Moving the Ball from the High Post
As a case study, Thabo Sefolosha is the perfect example to show that even veterans, not just young players, can improve their games dramatically within the Thunder’s development program.
Each of the past two seasons, the eighth-year guard from Switzerland has shot over 41 percent from the three-point line, a mark of an elite shooter from behind the arc. Combining that skill with his penchant for perimeter defense, and Sefolosha has become an ideal complementary member of the starting lineup to balance players like Kevin Durant, Russell Westbrook, Serge Ibaka and Kendrick Perkins.
As a team, the Thunder has improved its winning percentage each season at a similar trajectory as Sefolosha’s marksmanship from the three-point line. Heading into the 2013-14 season, the team hopes to replicate the areas it has performed highly and improve across the board.
“We do a lot of things well,” Sefolosha said. “We had a great season last year, so I think we’ll do a lot of the same, but we just want to do like we’ve been doing in the past – practicing really hard, taking it one day at a time and getting better.”
As one of the team’s elder statesmen, Sefolosha has earned the responsibility of bringing along younger players throughout the roster. As a player who has clearly shown his ability to dedicate time and energy into improving specific facets of his game and to being one with the team’s core principles, Sefolosha is a prime candidate to do some mentoring this year.
“I can help some of those guys,” Sefolosha said. “It’s going to be my eighth year in the NBA and I know the ropes a little bit. Hopefully I can give good advice to them and help them understand what we do in here with the OKC Thunder and help them also with everything around the NBA life, which is new for our rookies. Hopefully I’ll be able to help them and be a good voice in the locker room, helping the team.”
The pick and roll has become such a staple of the NBA game, that some teams run more than 60 such plays in a 48-minute game. The Thunder uses the pick-and-roll as one important aspect of its offensive system, and as a result, has been working hard to perfect different parts of those sets.
When a Thunder ball-handler like Reggie Jackson or Kevin Durant turns the corner after being the beneficiary of a screen, oftentimes two opposing defenders converge, leaving the screener wide open. Most of the time that player is in the high post, which is the area right around the free throw line. When Thunder bigs like Serge Ibaka, Nick Collison and Kendrick Perkins find themselves with the ball in that area, they have a decision to make. The options are to shoot, dribble to the basket or pass to an open teammate, and it all hinges on whether the other four men on the floor are in the correct spot.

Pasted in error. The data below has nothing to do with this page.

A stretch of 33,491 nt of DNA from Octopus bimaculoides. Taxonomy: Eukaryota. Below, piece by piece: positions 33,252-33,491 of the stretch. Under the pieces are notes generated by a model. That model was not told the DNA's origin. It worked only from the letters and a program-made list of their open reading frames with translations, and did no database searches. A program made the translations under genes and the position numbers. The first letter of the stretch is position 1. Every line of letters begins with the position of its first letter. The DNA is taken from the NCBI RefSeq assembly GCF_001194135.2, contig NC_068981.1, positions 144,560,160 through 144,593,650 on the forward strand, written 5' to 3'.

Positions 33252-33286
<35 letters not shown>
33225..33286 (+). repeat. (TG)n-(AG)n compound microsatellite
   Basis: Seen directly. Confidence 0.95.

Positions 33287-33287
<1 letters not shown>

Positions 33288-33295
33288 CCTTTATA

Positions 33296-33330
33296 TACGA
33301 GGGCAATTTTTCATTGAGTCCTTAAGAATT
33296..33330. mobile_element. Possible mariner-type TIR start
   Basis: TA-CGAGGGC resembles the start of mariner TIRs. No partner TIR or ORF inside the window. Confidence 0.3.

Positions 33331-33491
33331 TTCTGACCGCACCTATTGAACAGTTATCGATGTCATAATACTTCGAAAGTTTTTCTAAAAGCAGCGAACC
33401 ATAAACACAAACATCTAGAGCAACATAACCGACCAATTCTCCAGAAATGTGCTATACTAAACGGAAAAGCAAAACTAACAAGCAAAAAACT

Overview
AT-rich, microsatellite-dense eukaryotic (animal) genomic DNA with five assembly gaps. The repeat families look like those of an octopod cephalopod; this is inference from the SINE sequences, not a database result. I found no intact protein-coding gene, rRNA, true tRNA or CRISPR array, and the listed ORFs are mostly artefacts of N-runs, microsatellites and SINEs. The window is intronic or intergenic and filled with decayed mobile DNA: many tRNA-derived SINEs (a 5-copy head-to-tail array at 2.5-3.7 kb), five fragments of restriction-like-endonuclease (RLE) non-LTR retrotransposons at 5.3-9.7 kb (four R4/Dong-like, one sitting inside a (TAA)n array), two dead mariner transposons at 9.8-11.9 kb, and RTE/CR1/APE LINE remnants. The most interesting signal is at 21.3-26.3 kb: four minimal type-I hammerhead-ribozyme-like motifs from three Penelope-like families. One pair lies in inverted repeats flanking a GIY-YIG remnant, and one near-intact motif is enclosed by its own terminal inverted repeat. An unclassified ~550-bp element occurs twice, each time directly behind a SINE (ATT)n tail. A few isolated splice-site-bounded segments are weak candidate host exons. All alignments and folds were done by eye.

“The spacing is important,” Collison explained. “If we have a guy in the corner and a guy up on the slot and we’re spaced out perfectly, then those decisions are a whole lot easier. There’s a lot less traffic in the lane and the pass becomes obvious. When we have really good spacing, we have less turnovers because it’s the obvious pass, the easy pass.”
As a result, every big on the Thunder roster has been working to improve all facets of their offensive game so they can truly be a triple-threat when put in that position in the high post. As Head Coach Scott Brooks explained, the Thunder needs their playmakers to go beyond Durant, Jackson and Russell Westbrook when he returns to action, but in the flow of the offense, every player needs to be able to make the correct basketball play.
Thanks to the work each player puts in over the summer and in training camp, the team is becoming filled with players who can impact the game on multiple levels, while still staying within their roles.
“I try to get better in every aspect of my game,” Ibaka said. “Not only offense, I’m trying to help my teammates get better too… I like to mix it up sometimes with a fake, shoot sometimes and pass the ball, just reading the game.”
On Thursday night, Thunder big men were catching at the free throw line, assessing the defense and then for the most part, making the right choice. Every part of the Thunder’s game is still a work in progress, but a good sign came in the game against the Pelicans when the Thunder knocked down eight corner three-pointers, which according to Brooks are one of the best and most efficient shots in the game. Thanks to shooters like Thabo Sefolosha, Ryan Gomes and Jeremy Lamb being spaced correctly on the floor and the Thunder’s bigs identifying the best play, Brooks’ squad is finding success.
“It’s a product of us continuing to evolve and get better,” Brooks said. “It’s something that we focus on because of our spacing and we want to continue to do that. Those are great shots. Those are shots you should be able to make 40 percent of the time.”
“That’s something we’ve been working on for a while,” Durant explained. “Our bigs are doing a great job of passing the basketball.”
Scoring within the offensive system and letting the team’s execution present easy opportunities has been the Thunder’s main focus this preseason. Asking players even of Durant’s caliber to go one-on-five to take the ball and make a shot is a low-percentage chance at getting a basket. Instead, swinging the ball from side-to-side, probing the defense and using screens, cuts and movement off the ball are all ways in which the team can create clean looks at the rim for every player on the floor. On Thursday night, seven different Thunder players scored in double digits using that strategy, something team leaders like Durant loves to see.
“That’s beautiful when you see so many guys touching the basketball,” Durant said. “When we start to move the ball, it makes it easier on all of us. It’s our job just to make shots.”